[m-dev.] Merge commits

Matt Giuca matt.giuca at gmail.com
Sat Jan 12 13:14:27 AEDT 2013

[I don't do development on Mercury, so take this advice with a grain of

Is this advice just for people who are doing local commits to master and
then pushing them, or also for people working with branches? I can see the
appeal of trying to rebase remote changes onto a few short local commits,
and keeping the history clean. But this will end up pretty chaotic for
anyone who is either a) working on a feature branch long-term, or b) has
made quite a lot of local commits to master without pushing them for awhile.

My main concern is that you end up with this Subversion-like state of
having local changes, doing a pull, getting a conflict, and then having to
fix your local changes to match the master -- not just the current
revision, but all historical revisions going back to the branch point as
well. One of the key advantages of distributed revision control is that you
don't have to do that -- you can let the branch history accurately reflect
the changes you actually made, instead of changing history to show what
changes you *would* have made, had you made them against the current HEAD.

In certain cases, this can result in main-line commits being broken, so the
project history is not stable. To take an example, let's say the master has
the following commits on the server (in reverse chronological order):

Then I start working locally, and, I do two commits called C1 and C2. My
local history looks like this:

Now in the mean time, let's say that the other developers continue working
on master. By the time I am ready to submit C2, master looks like this:

Now D actually changed an API that I am relying on in my local changes, so
when I pull from the server, I get a semantic conflict -- git won't detect
it as a merge conflict, but my code will no longer compile until I change
my branch to call the new introduced in D.

Say that I use git pull. My branch ends up like this (with git log --graph):

* F
| \
|  * C2
|  |
|  * C1
|  |
*  | E
|  |
*  | D
|  /
* C
* B
* A

I think this is what you meant by "complicating the history". Well, I don't
find this complicated -- I find it *truthful*. C1 was not developed before
or after D, it was developed simultaneously to D on a different branch.

Now I have a compiler error which I need to resolve. I'll commit that as G
(or potentially as an --amend to F itself, to avoid having a broken history
in my branch). Then I'll git push the result up to the server. Now the
server's history will include this little detour, but at least the *main
line* of development (which you can see with git log --first-parent) will
just be F, E, D, C, B, A -- all of which are good builds. In fact, there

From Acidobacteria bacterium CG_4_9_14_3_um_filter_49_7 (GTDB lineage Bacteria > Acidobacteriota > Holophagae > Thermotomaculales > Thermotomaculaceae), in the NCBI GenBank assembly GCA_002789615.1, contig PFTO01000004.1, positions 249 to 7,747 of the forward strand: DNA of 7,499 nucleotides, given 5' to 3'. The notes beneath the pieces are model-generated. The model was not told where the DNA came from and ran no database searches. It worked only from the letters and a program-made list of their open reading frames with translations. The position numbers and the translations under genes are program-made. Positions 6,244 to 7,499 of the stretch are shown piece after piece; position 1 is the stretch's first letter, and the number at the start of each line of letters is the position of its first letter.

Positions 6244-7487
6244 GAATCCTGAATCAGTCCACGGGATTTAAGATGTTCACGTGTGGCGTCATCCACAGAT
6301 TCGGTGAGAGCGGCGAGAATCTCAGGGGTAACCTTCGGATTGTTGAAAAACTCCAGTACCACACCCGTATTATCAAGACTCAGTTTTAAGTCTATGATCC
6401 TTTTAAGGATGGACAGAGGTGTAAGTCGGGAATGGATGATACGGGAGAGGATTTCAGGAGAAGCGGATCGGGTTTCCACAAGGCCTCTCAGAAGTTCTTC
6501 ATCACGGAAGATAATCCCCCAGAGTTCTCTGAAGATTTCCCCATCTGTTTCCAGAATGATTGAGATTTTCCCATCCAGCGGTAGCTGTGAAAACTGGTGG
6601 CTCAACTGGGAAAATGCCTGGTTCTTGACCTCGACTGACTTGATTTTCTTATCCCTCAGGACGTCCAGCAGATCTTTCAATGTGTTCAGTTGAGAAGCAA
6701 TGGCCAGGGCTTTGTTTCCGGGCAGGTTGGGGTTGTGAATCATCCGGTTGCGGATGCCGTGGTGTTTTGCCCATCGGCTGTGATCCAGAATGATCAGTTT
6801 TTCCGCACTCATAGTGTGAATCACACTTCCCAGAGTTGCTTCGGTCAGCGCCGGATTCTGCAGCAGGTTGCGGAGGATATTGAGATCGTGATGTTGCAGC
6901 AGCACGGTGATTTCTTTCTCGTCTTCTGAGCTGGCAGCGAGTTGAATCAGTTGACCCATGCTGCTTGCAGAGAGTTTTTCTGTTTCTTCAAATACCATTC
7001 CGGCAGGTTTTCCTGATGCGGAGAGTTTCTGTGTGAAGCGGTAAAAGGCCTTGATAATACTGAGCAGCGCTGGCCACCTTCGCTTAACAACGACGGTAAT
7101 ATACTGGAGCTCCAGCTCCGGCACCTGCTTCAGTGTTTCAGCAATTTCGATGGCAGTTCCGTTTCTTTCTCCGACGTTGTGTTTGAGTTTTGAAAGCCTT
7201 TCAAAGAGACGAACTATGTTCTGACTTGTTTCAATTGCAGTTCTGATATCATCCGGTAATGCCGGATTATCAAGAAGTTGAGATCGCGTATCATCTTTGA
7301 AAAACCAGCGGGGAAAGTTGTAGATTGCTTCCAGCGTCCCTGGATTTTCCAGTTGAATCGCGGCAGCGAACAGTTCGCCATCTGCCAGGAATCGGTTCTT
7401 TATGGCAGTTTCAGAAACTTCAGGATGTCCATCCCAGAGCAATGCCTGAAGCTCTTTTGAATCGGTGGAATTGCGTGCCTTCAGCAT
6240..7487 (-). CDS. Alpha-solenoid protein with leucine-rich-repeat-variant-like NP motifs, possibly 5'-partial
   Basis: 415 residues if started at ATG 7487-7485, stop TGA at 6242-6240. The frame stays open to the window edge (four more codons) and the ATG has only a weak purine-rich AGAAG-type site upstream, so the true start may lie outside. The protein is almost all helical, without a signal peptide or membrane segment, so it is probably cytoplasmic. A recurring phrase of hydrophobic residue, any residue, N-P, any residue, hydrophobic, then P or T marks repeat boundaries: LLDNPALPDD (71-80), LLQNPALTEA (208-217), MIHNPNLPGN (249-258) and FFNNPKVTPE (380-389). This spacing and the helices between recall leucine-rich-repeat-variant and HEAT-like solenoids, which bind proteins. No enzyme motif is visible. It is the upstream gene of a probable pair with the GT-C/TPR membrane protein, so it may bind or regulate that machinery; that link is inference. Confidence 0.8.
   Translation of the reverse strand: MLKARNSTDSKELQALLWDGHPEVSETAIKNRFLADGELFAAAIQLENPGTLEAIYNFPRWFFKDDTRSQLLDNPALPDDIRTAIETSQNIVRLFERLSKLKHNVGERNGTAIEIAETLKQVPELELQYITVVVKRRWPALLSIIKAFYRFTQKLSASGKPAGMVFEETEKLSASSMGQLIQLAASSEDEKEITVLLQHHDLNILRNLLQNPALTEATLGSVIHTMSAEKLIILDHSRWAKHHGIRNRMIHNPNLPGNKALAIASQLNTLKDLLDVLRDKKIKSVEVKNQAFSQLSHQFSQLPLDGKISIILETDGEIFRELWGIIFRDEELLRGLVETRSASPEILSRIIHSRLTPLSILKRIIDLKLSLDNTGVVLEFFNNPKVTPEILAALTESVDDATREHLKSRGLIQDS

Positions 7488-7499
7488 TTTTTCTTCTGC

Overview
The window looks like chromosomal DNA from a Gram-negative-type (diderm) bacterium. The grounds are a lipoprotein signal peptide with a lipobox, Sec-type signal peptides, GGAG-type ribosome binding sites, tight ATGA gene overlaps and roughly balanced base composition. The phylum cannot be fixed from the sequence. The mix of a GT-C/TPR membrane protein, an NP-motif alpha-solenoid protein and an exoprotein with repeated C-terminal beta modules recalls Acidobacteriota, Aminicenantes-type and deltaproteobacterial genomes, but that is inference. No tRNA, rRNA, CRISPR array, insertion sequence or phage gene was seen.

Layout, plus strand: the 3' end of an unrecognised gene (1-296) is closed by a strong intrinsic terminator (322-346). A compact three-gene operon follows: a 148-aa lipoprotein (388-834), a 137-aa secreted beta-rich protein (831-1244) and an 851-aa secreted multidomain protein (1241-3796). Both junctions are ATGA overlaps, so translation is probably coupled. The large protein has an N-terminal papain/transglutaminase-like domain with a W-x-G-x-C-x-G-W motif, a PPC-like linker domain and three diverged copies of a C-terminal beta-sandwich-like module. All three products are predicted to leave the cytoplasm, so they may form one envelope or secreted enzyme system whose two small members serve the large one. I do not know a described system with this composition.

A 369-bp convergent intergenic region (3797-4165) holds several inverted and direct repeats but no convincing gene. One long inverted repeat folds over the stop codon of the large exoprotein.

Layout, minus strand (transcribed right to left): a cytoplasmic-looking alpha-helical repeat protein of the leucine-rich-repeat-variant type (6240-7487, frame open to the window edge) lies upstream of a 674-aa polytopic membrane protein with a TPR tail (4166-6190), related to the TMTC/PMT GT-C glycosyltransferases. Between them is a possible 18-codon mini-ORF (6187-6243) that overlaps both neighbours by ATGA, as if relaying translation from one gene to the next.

are no broken builds here.

Now let's go back to the same scenario, but this time use git pull
--rebase. My local history ends up like this:


It's all flattened into a single line of history, which is a lie. It lies
about the fact that C1-rebased and C2-rebased were developed strictly after
D and E. Now I'm going to fix the compile error which I may commit as F or
possibly as an --amend to C2. But note that C1-rebased also does not
compile, because it was written before D, but has been re-based so that it
is after D. In fact, the entire history of my local commits will be
potentially broken by the rebase.

A good developer will carefully go back and check that each commit compiles
and passes the tests before pushing. But that is a waste of time. And
certainly someone will not be bothered to do this. So when I do a git push,
while the most recent commit will still compile, I will be pushing changes
into the history that are broken. They won't even show up as a branch in
the git logs. They are main-line commits, because they were rebased into
the main line of development.

The other problem, of course, is that you have an *actual* merge conflict,
because both changes are making changes to the same text. With the rebase
approach, you don't just resolve them at the merge point, but you have to
resolve the conflicts for each of your local commits. Not to mention that
if the point of revision control is to reflect the history of development,
we are failing at it, because we've forever lost (git reflog aside) the
original commits C1 and C2, in favour of C1-rebased and C2-rebased, which
were never authored, compiled, tested or even seen by a human being.

It seems to me like it's better to have "complicated", but accurate,
history, than it is to have history that is a) a lie, and b) potentially
untested and broken.

Certainly if you were actually developing a feature branch over some time,
you would not want to rebase the changes from master into the branch. So I
assume this advice is only for people making local commits to master with
the intention of immediately pushing them up.

(Note: I am not saying that you should never rebase. The advice that Paul
gave is sound and useful when used sparingly and appropriately. I just
don't think that blindly rebasing as a solution to forked development is a
good idea.)

On Fri, Jan 11, 2013 at 2:33 PM, Peter Wang <novalazy at gmail.com> wrote:

> Hi,
> If you try to push some changes and git tells you that you're not up to
> date, please use "git pull --rebase" (you can make it the default).
> By default, "git pull" will merge, complicating the history (see gitk)
> and making it harder to work with.
> Peter
> PS. git log -p --simplify-merges seems to DWIM
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